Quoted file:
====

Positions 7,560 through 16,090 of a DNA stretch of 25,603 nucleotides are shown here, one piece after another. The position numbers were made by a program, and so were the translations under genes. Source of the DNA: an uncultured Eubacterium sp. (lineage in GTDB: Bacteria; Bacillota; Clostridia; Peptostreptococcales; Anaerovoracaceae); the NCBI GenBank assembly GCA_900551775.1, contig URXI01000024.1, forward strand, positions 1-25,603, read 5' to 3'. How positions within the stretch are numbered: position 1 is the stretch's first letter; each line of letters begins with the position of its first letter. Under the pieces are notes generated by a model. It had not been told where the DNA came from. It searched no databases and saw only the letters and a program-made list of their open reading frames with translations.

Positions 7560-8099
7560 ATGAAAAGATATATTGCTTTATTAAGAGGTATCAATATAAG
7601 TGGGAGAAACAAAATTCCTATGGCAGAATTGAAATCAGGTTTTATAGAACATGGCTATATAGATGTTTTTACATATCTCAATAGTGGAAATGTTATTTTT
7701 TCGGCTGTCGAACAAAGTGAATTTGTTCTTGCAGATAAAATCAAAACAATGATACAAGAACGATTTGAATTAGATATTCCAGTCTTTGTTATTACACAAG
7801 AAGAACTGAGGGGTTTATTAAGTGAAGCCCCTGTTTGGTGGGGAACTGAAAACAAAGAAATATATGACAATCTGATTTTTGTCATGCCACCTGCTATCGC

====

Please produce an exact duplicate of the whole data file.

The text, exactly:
Positions 7,560 through 16,090 of a DNA stretch of 25,603 nucleotides are shown here, one piece after another. The position numbers were made by a program, and so were the translations under genes. Source of the DNA: an uncultured Eubacterium sp. (lineage in GTDB: Bacteria; Bacillota; Clostridia; Peptostreptococcales; Anaerovoracaceae); the NCBI GenBank assembly GCA_900551775.1, contig URXI01000024.1, forward strand, positions 1-25,603, read 5' to 3'. How positions within the stretch are numbered: position 1 is the stretch's first letter; each line of letters begins with the position of its first letter. Under the pieces are notes generated by a model. It had not been told where the DNA came from. It searched no databases and saw only the letters and a program-made list of their open reading frames with translations.

Positions 7560-8099
7560 ATGAAAAGATATATTGCTTTATTAAGAGGTATCAATATAAG
7601 TGGGAGAAACAAAATTCCTATGGCAGAATTGAAATCAGGTTTTATAGAACATGGCTATATAGATGTTTTTACATATCTCAATAGTGGAAATGTTATTTTT
7701 TCGGCTGTCGAACAAAGTGAATTTGTTCTTGCAGATAAAATCAAAACAATGATACAAGAACGATTTGAATTAGATATTCCAGTCTTTGTTATTACACAAG
7801 AAGAACTGAGGGGTTTATTAAGTGAAGCCCCTGTTTGGTGGGGAACTGAAAACAAAGAAATATATGACAATCTGATTTTTGTCATGCCACCTGCTATCGC